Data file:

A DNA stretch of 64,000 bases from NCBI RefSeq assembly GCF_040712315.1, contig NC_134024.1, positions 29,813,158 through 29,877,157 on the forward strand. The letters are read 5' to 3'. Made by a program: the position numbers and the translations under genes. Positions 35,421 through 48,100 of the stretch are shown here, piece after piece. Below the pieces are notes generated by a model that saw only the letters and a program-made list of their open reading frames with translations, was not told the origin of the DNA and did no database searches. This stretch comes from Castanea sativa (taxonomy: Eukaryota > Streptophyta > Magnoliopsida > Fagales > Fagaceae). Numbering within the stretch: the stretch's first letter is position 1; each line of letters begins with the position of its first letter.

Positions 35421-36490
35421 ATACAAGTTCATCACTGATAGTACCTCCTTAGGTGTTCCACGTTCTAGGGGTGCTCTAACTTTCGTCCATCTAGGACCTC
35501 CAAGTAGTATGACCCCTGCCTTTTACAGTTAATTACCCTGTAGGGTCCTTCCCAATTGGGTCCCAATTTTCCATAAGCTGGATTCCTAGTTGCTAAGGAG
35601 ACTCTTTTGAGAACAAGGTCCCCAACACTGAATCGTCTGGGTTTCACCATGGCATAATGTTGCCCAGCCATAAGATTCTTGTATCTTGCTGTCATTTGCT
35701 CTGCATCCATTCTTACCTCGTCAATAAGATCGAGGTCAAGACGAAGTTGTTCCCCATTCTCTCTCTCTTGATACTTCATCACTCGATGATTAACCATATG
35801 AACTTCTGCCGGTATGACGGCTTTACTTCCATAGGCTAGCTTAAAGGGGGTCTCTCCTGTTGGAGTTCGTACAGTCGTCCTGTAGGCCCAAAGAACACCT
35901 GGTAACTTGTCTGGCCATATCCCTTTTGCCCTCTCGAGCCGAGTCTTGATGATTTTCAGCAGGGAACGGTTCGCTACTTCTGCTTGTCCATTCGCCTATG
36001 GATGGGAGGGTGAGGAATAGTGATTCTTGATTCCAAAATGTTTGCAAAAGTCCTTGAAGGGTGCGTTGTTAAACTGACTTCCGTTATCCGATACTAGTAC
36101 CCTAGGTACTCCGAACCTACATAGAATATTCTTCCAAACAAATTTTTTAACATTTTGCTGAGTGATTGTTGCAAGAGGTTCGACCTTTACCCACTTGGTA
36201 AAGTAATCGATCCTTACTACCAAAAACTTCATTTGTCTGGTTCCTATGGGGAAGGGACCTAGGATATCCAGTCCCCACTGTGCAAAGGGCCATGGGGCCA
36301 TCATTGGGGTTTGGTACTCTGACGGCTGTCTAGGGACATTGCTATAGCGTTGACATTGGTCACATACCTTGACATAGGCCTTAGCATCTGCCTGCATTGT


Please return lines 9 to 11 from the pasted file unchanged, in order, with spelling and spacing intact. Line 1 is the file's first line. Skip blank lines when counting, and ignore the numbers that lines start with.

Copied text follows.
36001 GATGGGAGGGTGAGGAATAGTGATTCTTGATTCCAAAATGTTTGCAAAAGTCCTTGAAGGGTGCGTTGTTAAACTGACTTCCGTTATCCGATACTAGTAC
36101 CCTAGGTACTCCGAACCTACATAGAATATTCTTCCAAACAAATTTTTTAACATTTTGCTGAGTGATTGTTGCAAGAGGTTCGACCTTTACCCACTTGGTA
36201 AAGTAATCGATCCTTACTACCAAAAACTTCATTTGTCTGGTTCCTATGGGGAAGGGACCTAGGATATCCAGTCCCCACTGTGCAAAGGGCCATGGGGCCA